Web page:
Although the traditional American 4 rule ordinarily disfavors the allowance of attorneys' fees in the absence of statutory 5 or contractual authorization, 6 federal courts, [412 U.S. 1, 5] in the exercise of their equitable powers, may award attorneys' fees when the interests of justice so require. Indeed, the power to award such fees "is part of the original authority of the chancellor to do equity in a particular situation," Sprague v. Ticonic National Bank, 307 U.S. 161, 166 (1939), and federal courts do not hesitate to exercise this inherent equitable power whenever "overriding considerations indicate the need for such a recovery." Mills v. Electric Auto-Lite Co., 396 U.S. 375, 391 -392 (1970); see Fleischmann Distilling Corp. v. Maier Brewing Co., 386 U.S. 714, 718 (1967).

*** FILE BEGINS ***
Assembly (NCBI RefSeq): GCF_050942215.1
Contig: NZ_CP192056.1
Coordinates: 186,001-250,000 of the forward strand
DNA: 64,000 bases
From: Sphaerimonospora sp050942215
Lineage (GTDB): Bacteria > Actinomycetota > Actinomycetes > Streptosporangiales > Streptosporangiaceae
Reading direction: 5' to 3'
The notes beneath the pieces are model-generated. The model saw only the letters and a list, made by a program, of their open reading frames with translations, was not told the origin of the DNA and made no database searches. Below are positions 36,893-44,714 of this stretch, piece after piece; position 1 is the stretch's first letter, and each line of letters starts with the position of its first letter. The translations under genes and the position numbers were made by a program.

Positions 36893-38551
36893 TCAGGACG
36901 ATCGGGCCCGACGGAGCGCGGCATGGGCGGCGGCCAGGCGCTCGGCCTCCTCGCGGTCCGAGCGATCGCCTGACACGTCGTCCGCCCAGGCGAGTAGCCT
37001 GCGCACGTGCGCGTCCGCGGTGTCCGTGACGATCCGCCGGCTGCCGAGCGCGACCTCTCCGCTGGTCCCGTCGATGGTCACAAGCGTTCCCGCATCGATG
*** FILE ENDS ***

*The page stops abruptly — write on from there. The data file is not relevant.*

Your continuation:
Thus, it is unquestioned that a federal court may award counsel fees to a successful party when his opponent has acted "in bad faith, vexatiously, wantonly, or for oppressive reasons." 6 J. Moore, Federal Practice § 54.77 2., p. 1709 (2d ed. 1972); see, e. g., Newman v. Piggie Park Enterprises, Inc., 390 U.S. 400, 402 n. 4 (1968); Vaughan v. Atkinson, 369 U.S. 527 (1962); Bell v. School Bd. of Powhatan County, 321 F.2d 494 (CA4 1963); Rolax v. Atlantic Coast Line R. Co., 186 F.2d 473 (CA4 1951). In this class of cases, the underlying rationale of "fee shifting" is, of course, punitive, and the essential element in triggering the award of fees is therefore the existence of "bad faith" on the part of the unsuccessful litigant.